Selling? Shift that Language!  — Lionesses of Africa

By Lionesses of Africa Operations Department

“…in theory there is no difference between theory and practice, while in practice there is…”, so wrote Benjamin Brewster in the June 1882 issue of The Yale Literary Magazine, and don’t we all just know it! That is why for all the articles we read from the global consultancy firms; for all the University papers written about our industries; for all the young consultants who approach us fresh from University clutching their newly printed MBAs; we know only too well that nothing beats the experience of working at the coal face and seeing the day to day problems, up close and personal.

To give an example by one of our long time Lionesses, Eugénia Langa, founder and ceo at Nweba, a world class procurement company for the Oil & Gas, Mining and other industries in Mozambique and now Angola (see her Lioness Weekender Cover Story here), a massive supporter of our work and one who is always happy to lend a hand to other Lionesses. She recently wrote an article for a global Banking Magazine alerting all to the differences between ‘Theory’ and ‘Practice’ when importing into her beautiful country, Mozambique. Theory, books and assumptions will tell you that goods move from A to B and so long as the paperwork is in order the local officials will check, stamp and release the goods. Indeed this is true, goods do get released, but as they say, timing is everything…

The most immediate impact is the fact that hours of service drop from the 24 hours [seen internationally] to a seven hour day which when one adds in the breaks for tea, for smokes, for lunch and general conversations about the weather, reduces our access to a mere 4 hours per day…

…Sadly, this import process deals not with a single centralized entity, but many different ones, each of whom have their own particular idiosyncrasies, their own opening and closing hours and their own addresses, sometimes some distance from each other. Importers are expected to visit each and every one of these (sometimes more than once) in the search for approvals, official stamps, confirmations of payment and so on. With different opening hours this then on most occasions will result in us spending all morning (if we are lucky, only the morning) in a queue at the first office, moving to the next, where we have to wait for the lunch hour to finish before racing around to the last office hoping to arrive before they close the queue for the day at 2pm, to ensure that the office respects its closing time of 3pm. 

Often the entire day results in simply being told to ‘come back tomorrow’!

So it was with some trepidation that we opened a hefty research report entitled: “How Concrete Language Shapes Customer Satisfaction”, by Grant Packard, an associate professor of marketing at the Schulich School of Business, York University and Jonah Berger an associate professor of marketing at The Wharton School of the University of Pennsylvania, published in the Journal of Consumer Research, here.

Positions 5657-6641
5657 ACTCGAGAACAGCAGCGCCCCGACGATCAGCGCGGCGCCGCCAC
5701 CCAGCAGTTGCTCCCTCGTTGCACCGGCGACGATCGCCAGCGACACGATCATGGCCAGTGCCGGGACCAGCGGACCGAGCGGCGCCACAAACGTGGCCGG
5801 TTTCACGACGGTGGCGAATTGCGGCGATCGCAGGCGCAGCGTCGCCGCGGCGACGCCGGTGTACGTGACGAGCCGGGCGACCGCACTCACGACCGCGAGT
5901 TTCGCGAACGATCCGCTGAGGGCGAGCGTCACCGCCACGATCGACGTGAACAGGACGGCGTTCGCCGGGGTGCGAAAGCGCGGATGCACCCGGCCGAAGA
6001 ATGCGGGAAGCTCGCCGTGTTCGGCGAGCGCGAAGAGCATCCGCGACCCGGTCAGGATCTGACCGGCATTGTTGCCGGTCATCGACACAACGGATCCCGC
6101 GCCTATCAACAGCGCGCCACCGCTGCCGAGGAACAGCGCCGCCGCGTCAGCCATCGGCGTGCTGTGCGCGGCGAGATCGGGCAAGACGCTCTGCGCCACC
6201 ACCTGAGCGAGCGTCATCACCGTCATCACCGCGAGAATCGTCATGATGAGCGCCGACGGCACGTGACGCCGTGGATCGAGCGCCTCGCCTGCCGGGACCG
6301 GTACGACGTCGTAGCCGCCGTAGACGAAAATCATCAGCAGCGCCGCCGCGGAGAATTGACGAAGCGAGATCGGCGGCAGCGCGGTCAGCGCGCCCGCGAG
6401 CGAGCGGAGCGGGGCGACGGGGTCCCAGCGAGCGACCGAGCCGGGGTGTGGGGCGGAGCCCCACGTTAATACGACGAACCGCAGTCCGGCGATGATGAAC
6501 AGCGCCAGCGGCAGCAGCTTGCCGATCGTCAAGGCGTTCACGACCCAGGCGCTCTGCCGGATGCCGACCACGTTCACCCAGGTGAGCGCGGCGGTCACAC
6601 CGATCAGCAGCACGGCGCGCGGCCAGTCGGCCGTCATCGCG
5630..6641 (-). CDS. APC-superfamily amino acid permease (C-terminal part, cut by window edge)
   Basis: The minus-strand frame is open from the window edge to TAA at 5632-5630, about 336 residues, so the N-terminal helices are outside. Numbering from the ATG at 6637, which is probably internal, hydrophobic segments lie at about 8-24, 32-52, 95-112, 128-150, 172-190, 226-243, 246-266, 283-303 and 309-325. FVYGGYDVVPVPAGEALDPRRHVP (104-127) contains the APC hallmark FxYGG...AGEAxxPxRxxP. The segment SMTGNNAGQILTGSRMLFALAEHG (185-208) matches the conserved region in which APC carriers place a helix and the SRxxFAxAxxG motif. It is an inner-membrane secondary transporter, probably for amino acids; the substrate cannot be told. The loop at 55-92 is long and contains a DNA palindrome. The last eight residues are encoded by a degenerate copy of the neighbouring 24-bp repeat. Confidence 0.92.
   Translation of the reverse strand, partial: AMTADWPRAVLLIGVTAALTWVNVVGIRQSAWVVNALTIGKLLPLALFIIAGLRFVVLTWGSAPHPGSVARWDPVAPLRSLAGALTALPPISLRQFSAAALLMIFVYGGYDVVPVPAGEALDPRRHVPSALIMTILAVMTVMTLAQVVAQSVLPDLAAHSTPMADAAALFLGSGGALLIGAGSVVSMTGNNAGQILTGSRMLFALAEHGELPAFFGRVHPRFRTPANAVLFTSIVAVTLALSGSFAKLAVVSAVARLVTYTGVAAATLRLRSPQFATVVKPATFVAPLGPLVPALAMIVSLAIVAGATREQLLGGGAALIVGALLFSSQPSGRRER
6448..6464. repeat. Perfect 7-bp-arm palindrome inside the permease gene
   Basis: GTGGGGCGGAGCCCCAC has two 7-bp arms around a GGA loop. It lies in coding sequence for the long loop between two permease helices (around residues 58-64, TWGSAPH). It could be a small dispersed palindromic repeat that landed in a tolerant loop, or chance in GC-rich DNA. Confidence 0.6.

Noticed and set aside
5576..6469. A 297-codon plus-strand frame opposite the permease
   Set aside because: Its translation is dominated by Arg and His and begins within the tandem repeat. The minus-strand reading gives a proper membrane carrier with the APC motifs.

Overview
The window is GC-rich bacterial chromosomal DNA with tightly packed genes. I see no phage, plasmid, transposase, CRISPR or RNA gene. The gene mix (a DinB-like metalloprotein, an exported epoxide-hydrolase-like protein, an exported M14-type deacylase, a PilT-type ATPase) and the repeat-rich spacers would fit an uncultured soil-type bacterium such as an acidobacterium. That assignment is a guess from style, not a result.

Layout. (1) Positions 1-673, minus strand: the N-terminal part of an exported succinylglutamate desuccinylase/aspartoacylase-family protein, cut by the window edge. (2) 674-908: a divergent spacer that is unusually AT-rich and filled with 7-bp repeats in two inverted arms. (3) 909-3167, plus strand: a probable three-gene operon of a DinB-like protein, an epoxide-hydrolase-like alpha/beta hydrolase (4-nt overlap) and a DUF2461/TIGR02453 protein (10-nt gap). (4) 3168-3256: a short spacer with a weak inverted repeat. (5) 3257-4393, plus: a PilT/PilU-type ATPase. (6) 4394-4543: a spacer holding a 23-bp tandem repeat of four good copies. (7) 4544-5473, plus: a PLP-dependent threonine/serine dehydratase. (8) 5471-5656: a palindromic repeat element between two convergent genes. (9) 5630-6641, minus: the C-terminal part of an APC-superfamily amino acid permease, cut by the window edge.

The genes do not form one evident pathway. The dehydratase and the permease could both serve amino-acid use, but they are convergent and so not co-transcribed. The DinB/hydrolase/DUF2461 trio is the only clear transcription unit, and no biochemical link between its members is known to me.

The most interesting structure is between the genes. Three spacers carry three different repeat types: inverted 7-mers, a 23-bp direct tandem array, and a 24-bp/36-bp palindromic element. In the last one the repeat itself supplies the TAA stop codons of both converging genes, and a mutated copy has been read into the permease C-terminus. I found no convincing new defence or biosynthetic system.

In their deep research, and it is deep, citing over 120 other academic papers (certainly a minimum 5 mugs of Coffee read, and we’re talking the strong stuff the HoF brings in on occasions!) they show how language directs our behaviours in everyday interactions in sales. Is there a holy grail, a format we can follow and like a hypnotist draw our customers closer? If so, is this easy to learn and implement, or is this yet another occasion when ‘practice’ proves different from ‘theory’?

We have all been there. In a shop we see the shoe ‘Bella’ and we ask for a size 3 in Navy to try and the shop assistant nods and disappears. Did she hear me? How long will she be? I have only rushed out of the office for a moment, so I can’t be long…

When the shop assistant arrives back holding a ‘Bella’, size 3 and in Navy, there is an internal sigh of relief, but the damage sub-consciously is done. Without knowing it the shop assistant has moved a step closer to losing the sale. How? She did what was asked, she found the Navy in 3 and came back as fast as possible…

It is within this nervousness, this uncertainty that the authors of this report believe the answers lie. As they say: “Consumers are often frustrated by customer service. But could a simple shift in language help improve customer satisfaction?” 

Customer satisfaction. As we showed in one of our Weekender articles (here) if you can solve a customer’s problem completely rather than ‘resolved acceptably’, then the chances of them coming back to you to purchase again jumps dramatically in your favour. Indeed it was found that this jump takes the chances of a repeat sale to this same customer to between 74-79% (depending on type of industry). When one compares that success rate with the repeat sale chances of a customer who bought from you and had no problems what-so-ever (at between 60-68%) one begins to wonder why. Someone who bought from you with no problems is less likely to buy again from you than if they had a problem and that problem was resolved completely?